1. It is, I think, a good example of how if one invests so much in something — however nonsensical — as being the best thing since sliced bread then it becomes next to impossible to extricate oneself once the light dawns (if ever) without losing face. That takes real courage, and is something fanboys of any description are generally unable to stomach.

          Liked by 2 people

  2. I’m going to prove my own prejudicial moron status by asserting, without evidence, that the Fanboys and the authors share identical genetic sequences. One of the reasons I enjoy Twitter is the power of the Mute button and I do occasionally wish there was a similar feature on WP, although I’ve been fortunate not to get too many trolls on my blog. They do turn up with alarming frequency on Goodreads though, where again I feel their writing style often mirrors that of the authors I’ve panned… 😉

    Liked by 4 people

    1. I’m inclined to agree, at least in a few cases. That there are real live fanboys is beyond doubt as I’ve read interviews with one or two of them in some South Walian papers in the past — but I also have a handwritten scrawl to one of my letters in 1982 or 1983 which pretends to be by a third party but which is almost certainly by one or both of the authors: the grammar and patronising phraseology is near enough identical, just as you’ve found to your irritation on Goodreads. The mask doesn’t need to slip because it’s patently transparent.

      Liked by 2 people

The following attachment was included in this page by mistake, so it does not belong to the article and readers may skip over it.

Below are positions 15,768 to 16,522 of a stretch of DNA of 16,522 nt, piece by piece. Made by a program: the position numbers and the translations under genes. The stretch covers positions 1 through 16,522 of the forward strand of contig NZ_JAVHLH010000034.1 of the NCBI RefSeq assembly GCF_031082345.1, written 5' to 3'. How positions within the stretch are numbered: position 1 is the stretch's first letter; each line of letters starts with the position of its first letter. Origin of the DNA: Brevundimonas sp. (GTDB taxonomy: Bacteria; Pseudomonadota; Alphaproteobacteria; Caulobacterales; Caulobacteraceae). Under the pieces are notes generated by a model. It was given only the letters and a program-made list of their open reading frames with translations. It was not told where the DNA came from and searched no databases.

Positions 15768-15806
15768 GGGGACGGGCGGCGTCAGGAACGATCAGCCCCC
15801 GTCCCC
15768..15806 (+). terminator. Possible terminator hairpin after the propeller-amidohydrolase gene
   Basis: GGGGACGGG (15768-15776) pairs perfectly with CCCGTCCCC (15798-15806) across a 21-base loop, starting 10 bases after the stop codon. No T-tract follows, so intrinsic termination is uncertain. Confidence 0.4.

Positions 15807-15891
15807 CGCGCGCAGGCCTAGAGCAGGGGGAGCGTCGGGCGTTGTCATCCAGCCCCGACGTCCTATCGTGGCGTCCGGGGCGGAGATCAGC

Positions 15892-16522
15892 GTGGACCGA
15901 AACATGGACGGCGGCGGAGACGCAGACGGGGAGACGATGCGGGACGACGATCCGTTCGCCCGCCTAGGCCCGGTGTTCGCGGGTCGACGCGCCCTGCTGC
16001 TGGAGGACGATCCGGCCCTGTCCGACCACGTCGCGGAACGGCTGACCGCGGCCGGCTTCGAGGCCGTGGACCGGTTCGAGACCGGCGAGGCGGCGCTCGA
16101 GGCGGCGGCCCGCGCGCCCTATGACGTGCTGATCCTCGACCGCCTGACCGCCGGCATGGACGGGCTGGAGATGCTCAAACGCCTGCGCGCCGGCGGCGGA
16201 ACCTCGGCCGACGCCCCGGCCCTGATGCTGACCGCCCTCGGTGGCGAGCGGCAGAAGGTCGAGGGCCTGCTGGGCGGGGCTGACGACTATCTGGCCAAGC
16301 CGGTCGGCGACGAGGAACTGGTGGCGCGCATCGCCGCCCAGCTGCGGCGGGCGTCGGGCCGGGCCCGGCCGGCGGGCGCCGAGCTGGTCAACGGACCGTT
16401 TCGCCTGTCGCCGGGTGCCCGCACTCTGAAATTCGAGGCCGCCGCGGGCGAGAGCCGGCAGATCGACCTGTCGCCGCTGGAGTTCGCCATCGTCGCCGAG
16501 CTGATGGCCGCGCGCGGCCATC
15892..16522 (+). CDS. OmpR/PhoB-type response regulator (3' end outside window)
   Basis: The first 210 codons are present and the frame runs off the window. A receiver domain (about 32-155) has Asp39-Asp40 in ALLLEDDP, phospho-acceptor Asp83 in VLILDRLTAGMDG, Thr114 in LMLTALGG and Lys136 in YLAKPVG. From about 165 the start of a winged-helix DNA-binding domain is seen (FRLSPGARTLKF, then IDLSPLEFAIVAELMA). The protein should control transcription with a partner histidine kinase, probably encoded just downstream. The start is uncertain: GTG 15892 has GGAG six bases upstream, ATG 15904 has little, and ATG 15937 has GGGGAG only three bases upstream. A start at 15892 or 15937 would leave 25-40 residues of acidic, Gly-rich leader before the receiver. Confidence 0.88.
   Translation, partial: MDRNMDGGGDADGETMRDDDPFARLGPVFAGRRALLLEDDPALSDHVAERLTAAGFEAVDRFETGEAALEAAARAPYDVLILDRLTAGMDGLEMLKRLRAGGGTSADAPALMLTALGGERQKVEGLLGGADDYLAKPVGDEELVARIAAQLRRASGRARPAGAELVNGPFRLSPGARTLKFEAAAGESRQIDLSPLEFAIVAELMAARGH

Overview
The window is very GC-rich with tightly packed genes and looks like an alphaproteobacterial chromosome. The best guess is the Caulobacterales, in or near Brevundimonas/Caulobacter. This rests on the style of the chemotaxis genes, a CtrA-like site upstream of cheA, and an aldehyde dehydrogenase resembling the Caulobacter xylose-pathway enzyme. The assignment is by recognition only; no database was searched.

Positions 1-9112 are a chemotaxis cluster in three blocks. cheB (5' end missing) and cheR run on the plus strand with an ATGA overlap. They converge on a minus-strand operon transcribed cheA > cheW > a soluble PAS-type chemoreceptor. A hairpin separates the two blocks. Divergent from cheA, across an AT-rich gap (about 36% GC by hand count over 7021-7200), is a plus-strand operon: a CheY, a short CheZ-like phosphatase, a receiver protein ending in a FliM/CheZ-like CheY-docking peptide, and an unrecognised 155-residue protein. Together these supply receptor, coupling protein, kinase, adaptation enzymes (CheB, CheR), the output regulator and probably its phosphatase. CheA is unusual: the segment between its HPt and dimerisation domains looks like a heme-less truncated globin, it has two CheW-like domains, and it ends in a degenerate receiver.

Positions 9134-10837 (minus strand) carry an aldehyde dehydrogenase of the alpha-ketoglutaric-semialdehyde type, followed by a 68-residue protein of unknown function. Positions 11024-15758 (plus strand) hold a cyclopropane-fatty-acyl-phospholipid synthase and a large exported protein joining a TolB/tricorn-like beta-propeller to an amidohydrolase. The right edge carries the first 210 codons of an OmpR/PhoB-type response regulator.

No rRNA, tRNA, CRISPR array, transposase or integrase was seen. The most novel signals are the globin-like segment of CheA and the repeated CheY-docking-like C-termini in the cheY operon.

3. Well, that was an amusing read. I agree it is dispiriting but also highlights the importance of people having the skills and being able to express themselves. That can only come from unbiased education.

    Liked by 2 people

    1. I veer between mild irritation and pity reading their sorts of comments—irritation at their inability to communicate intelligently or respectfully, pity at a mindset that is so lacking in human decency and self-awareness. I can’t say I’m a lot better but at least I try my best to be respectful and aware of my own inadequacies.

      Liked by 2 people

  4. So sorry you’ve been attacked by trolls. On the one hand it’s sort of a sign that you’ve made it on the internet, your profile has gotten high enough for them to notice you … but it’s a nasty side effect of success. There’s no use in trying to comprehend the mentality, it’s just not penetrable by logic or common sense. I hope you can evade them in future.

    Liked by 2 people

    1. I don’t mind the trolling on the blog, Lory — easy enough to deal with, especially when it’s mildly amusing — and it’s more than compensated by conversations with intelligent, informed and witty dialogues with bloggers like your good self who’ve made up 99% of the interactions here. It’s only when there are aberrations like these, which you characterise so well, that I’m reminded how lucky I am in the usual run of things and why I continue with blogging. So thank you!

      Liked by 3 people

  5. piotrek

    Oh, wow, that’s a lot of hate… quite sad, really, and an illustration of the same mechanisms that are destroying modern politics. People that used to be on the margin – and, in most cases, rightly so – can find likely minded fanatics on the internet to harass serious researchers like you, Chris. As you show, it’s not new, but it’s certainly easier for them to coordinate.